Masai return to their hunting grounds as tourism collapses

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The Independent Online

A leopard has been stalking Enkereri. Every night for the past week the hungry leopard has cleared a 10ft fence in the Masai Mara village with a single bound and made off with a goat.

For the herders who are losing animals to the marauding beast, the temptation to shoot the predator and protect their livestock is almost too much to resist. The only thing that has been stopping them is a compensation scheme set up by the Mara Conservancy which ensures they are reimbursed at the market rate for every animal killed by a predator. But this innovative project is now under threat – an unexpected casualty of the political turmoil that has rocked Kenya to its core.

This vast expanse of savannah, which offers some of Africa's best game viewing, used to attract about 300,000 tourists a year. But the images of machete-wielding mobs rampaging across the east African nation following disputed presidential elections saw many Western safari enthusiasts cancel their holiday plans. Even now, when the political stand-off has been solved and a new power-sharing cabinet sworn in, visitor numbers are still no more than a trickle, with gate receipts down 80 per cent.

That means the tourism revenues that used to keep the compensation fund afloat have dried up, the Mara Conservancy is on the brink of collapse and there is a very real threat to the delicate balance that exists in this game-rich corner of Kenya between man and nature.

High on the escarpment overlooking the Mara is the village of Enkereri (which means "viewpoint" in Masai). During the rainy season, zebras and gazelles come to graze on the slopes, mingling with cattle, goats and sheep. At night, big cats follow their trails and kill both wild and domestic prey.

Since the non-profit Mara Conservancy was founded in 2001, and the compensation scheme established, the number of lions in the reserve has doubled to 40. But now that the fund has been suspended, many Masai are threatening to resume hunting the lions and leopards which eat their cows, goats and sheep.

"We know we shouldn't kill it, but we might have to," said Konchellah Ololmaneie, who has lost six of his 80 goats to the leopard.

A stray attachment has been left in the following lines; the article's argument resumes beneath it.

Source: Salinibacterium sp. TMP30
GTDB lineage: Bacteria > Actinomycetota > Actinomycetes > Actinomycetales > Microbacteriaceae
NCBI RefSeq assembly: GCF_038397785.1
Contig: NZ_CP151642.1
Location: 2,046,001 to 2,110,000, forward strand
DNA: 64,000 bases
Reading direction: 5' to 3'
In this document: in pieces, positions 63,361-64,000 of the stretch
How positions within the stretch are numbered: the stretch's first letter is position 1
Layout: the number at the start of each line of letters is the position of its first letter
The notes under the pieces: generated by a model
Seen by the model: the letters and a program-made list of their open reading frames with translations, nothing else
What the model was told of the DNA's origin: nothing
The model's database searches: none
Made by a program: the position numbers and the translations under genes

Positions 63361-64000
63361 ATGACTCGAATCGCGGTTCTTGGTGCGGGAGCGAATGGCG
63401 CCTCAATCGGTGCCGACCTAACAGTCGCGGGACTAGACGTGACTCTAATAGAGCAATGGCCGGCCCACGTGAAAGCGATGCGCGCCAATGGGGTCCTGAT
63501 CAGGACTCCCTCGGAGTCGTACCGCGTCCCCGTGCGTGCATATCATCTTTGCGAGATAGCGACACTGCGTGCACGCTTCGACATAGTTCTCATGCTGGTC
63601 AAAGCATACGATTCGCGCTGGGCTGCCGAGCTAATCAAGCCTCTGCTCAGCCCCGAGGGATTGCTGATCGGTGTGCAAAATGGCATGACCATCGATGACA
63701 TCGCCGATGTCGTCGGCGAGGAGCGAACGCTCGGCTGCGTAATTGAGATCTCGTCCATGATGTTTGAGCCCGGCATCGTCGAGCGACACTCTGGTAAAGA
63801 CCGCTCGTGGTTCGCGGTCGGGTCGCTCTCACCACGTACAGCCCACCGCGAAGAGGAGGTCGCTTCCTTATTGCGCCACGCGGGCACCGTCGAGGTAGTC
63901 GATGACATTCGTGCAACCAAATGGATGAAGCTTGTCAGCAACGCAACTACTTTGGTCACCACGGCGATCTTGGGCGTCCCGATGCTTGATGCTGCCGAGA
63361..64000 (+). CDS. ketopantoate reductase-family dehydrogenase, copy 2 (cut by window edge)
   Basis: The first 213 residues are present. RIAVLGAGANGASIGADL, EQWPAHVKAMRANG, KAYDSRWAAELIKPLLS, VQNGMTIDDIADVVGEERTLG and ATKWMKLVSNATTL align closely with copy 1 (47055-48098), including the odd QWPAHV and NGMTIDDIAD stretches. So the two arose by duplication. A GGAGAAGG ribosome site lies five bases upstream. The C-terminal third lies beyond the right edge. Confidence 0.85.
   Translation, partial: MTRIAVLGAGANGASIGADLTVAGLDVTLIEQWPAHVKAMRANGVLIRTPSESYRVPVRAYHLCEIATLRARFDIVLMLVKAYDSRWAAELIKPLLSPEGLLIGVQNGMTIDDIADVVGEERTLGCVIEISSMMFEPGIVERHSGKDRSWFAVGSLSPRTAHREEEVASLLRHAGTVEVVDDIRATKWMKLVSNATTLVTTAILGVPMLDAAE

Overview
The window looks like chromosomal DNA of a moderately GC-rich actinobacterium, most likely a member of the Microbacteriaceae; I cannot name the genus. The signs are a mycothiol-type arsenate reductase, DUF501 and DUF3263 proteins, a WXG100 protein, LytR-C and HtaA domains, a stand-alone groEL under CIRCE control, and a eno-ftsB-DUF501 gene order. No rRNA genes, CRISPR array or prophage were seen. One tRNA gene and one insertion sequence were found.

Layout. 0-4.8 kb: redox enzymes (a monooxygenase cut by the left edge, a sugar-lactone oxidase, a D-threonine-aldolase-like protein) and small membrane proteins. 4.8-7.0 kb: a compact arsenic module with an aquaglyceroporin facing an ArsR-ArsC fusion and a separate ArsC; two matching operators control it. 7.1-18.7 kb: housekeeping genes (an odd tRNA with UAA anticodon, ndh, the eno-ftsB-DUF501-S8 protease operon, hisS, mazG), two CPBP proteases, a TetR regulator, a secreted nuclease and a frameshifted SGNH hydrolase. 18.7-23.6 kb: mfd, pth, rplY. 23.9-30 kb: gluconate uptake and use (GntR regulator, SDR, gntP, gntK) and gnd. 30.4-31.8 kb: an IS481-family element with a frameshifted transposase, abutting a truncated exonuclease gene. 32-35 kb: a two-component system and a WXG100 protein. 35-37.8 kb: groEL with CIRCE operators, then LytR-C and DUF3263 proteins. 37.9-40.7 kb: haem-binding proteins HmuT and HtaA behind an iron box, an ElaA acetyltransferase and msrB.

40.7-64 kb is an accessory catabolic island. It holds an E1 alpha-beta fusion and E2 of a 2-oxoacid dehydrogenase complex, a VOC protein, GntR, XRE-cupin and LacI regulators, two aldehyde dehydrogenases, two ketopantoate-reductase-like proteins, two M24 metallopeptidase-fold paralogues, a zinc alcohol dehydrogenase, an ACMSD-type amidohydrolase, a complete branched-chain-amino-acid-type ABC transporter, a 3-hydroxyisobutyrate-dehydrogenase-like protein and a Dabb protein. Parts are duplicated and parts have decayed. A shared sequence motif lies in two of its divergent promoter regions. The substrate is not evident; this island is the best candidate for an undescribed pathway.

So far rangers in the Mara have managed to dissuade him from hunting down the leopard. But without the £10 per goat compensation he has been accustomed to, Mr Ololmaneie has nonetheless had to resort to desperate measures. He has decided to sell a cow before the leopard can get to it – a decision not taken lightly.

"If you don't have a cow, you are counting down the days until you die," he says. "Your cow is your bank."

But other herders have not been as understanding, and conservationists have reported a spate of lion and leopard killings across the Mara as Masai have sought to prevent their livestock herds being decimated. And patrols to deter any would-be game hunters are reducing in number because resources are so tight.

Since 2001, rangers have caught just over 1,000 poachers on their patrols, but for the last three months the Mara Conservancy has had to scrape by on donations.

Night patrols have already been scrapped and now the day patrols risk being scaled back. That might happen as early as next week. The group has managed to raise barely one third of the money it needs just to pay the wages of the rangers this month.

"These are the last days of protection for the Mara Triangle – unless someone comes in to support us," said Will Deed, a Mara Conservancy worker .

Simon Tankile, one of the organisation's senior rangers, who has been patrolling the grasslands for almost two decades, is continuing with the job on trust. Leading a team of nine through the undergrowth, he pads silently through waist-high golden grass, across thickets and over streams, occasionally stopping to gesture towards a footprint or a rustling in the distance. His job is not just a matter of a steady income, it is a source of pride. "Protecting these animals is vital for our country," he says.

Tourism chiefs talk about launching a campaign to persuade the world that Kenya's national parks and the games reserves areperfectly safe, and encouraging wildlife lovers to return. But if the Mara compensation fund remains frozen and herders start taking matters into their own hands by killing big cats, then there might not be many lions and leopards on which the returning tourists can train their binoculars.

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